The body of a young woman is found in Colonel Bantry's library. Mrs Bantry immediately sends for her friend Miss Jane Marple and the Colonel sends for the police. It seems the victim is working temporarily at the Majestic Hotel as a dancer and has inveigled her way into the affections of one of the guests to the extent that Mr Jefferson wants to legally adopt her.

This is of course means there are plenty of people who might have wanted Ruby dead including her fellow workers at the Majestic and Colonel Bantry's neighbours who are starting to mutter about there being `no smoke without fire'. Can Miss Marple discover the murderer even though the police are baffled before the Colonel is completely ostracized by his friends?

This is an intriguing mystery which will definitely keep the reader guessing right up until the end. Of course the solution is obvious when you look back on it but at the time it seems far from clear. This well written mystery shows Miss Marple at her best as she displays her inimitable knowledge of human nature.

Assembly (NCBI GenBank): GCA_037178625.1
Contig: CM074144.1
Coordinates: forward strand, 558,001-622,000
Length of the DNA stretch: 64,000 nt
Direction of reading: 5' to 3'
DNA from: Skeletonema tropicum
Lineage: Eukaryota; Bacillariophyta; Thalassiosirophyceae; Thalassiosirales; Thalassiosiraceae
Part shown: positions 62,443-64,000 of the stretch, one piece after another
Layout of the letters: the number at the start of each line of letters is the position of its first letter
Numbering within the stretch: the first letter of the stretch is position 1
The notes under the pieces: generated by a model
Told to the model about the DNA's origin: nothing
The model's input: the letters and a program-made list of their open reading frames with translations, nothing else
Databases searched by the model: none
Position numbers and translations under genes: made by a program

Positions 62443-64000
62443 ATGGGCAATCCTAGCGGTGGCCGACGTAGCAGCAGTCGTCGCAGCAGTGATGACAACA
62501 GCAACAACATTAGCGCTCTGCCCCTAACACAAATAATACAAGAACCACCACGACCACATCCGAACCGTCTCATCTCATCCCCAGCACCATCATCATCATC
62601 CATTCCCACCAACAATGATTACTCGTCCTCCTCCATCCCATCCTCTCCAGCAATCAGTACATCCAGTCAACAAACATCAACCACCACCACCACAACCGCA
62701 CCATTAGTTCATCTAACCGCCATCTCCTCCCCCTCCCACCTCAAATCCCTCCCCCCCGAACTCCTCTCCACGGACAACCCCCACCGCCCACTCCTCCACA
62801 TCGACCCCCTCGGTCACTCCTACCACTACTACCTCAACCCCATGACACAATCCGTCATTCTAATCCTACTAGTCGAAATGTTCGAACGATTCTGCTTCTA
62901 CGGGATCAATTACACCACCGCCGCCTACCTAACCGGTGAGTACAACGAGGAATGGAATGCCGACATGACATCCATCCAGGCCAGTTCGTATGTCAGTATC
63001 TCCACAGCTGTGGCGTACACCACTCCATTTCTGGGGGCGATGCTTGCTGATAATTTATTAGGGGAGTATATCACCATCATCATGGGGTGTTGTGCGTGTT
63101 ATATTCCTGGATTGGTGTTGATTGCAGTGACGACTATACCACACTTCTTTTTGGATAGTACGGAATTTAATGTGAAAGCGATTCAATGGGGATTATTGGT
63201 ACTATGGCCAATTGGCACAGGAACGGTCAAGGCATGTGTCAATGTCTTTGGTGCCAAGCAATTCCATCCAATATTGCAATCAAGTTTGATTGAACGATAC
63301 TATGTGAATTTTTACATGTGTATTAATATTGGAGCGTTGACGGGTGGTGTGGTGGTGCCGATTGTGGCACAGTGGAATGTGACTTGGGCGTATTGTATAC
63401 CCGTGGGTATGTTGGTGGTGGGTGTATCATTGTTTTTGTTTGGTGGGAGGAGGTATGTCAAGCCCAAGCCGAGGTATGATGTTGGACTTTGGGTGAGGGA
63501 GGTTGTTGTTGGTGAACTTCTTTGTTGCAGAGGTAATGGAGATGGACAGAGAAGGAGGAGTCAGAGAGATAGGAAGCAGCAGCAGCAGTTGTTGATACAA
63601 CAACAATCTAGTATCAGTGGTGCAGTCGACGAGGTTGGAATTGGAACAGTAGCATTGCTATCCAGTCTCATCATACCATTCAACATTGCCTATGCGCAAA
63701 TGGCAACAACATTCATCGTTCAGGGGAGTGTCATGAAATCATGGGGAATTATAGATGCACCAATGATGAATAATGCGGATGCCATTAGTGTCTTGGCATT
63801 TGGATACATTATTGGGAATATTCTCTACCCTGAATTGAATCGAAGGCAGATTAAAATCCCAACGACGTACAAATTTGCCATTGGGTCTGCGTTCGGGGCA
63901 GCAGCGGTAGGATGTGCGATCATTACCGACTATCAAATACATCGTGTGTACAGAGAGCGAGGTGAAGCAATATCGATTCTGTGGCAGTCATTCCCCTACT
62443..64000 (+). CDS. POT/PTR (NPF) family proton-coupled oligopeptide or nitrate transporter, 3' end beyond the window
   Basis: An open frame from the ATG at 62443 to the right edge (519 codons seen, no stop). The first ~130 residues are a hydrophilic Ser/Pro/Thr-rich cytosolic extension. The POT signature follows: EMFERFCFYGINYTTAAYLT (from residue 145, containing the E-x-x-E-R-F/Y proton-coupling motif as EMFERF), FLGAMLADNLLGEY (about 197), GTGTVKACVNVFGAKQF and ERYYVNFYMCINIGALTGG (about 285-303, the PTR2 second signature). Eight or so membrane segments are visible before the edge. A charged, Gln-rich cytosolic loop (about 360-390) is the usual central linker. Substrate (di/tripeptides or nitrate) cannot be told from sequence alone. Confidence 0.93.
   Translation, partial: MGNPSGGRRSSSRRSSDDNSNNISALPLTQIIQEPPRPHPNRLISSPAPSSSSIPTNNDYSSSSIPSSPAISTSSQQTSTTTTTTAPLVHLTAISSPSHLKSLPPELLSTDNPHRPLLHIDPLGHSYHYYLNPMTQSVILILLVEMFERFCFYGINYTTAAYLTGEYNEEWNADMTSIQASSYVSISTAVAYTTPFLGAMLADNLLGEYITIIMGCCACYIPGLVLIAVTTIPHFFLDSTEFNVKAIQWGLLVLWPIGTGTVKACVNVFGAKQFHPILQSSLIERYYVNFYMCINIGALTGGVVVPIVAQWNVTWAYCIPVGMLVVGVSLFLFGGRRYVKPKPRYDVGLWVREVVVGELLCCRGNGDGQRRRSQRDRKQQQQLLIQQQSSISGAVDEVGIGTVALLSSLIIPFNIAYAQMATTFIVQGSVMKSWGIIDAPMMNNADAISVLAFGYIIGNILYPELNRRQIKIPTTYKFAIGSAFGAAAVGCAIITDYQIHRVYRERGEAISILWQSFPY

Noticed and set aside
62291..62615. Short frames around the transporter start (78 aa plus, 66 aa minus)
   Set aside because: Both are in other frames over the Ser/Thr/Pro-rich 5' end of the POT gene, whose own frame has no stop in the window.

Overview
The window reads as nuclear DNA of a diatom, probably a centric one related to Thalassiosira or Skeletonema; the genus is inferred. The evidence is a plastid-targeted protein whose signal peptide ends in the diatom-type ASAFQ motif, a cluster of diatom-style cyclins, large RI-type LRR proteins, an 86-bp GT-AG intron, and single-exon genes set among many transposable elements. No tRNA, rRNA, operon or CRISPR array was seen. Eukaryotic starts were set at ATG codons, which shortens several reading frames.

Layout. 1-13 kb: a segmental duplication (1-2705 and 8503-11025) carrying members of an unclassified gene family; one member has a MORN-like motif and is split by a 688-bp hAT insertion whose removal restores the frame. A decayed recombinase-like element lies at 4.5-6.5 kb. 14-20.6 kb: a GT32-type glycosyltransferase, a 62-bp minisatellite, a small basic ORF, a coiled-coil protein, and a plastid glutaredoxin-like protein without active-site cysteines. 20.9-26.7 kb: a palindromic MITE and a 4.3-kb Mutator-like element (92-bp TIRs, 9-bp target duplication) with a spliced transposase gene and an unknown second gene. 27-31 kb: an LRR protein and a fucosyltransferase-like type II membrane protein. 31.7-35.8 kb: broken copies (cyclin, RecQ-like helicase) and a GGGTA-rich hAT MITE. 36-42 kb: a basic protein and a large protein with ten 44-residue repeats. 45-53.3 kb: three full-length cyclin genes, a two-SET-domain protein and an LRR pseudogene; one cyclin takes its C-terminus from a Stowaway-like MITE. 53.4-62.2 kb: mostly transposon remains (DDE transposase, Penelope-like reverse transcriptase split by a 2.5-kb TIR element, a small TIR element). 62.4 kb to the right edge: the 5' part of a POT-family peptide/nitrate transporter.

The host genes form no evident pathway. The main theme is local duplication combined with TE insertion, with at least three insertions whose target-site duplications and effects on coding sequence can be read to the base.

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Format: Paperback Verified Purchase
Having just completed the Hercule Poirot novel 'Peril At End House' I thought I'd proceed on to a Miss Marple one. This time I was not at all familiar with the story which did make it all the more engaging.

The double murder plot is fiendishly clever, no doubt about it, and the handful of red herrings suitably distracting and confounding. I do not for a moment dispute Agatha Christie's sublime ability to concoct a murder mystery. However, as with 'Peril At End House', I found the investigation rather unrelenting. There is plentiful dialogue as suspects and key characters reveal facts and clues and the sleuthing intensifies, but little in the way of descriptive colour or atmosphere. And the characters, including Miss Marple, lack personality and humanity, in my opinion - there's simply no time for it. They're like chess pieces manoeuvred with masterly authority, rapid-fire, toward a decisive end game.

As with ITV's splendid Poirot series, I believe the Miss Marple mysteries are also greatly enhanced by the small screen adaptations, particularly Joan Hickson's performances. The subtlety of human interaction and reaction, the fully-formed backdrop and setting, missing quite often from the novels, manifests, necessarily, on the screen, creating a more rounded, satisfying experience.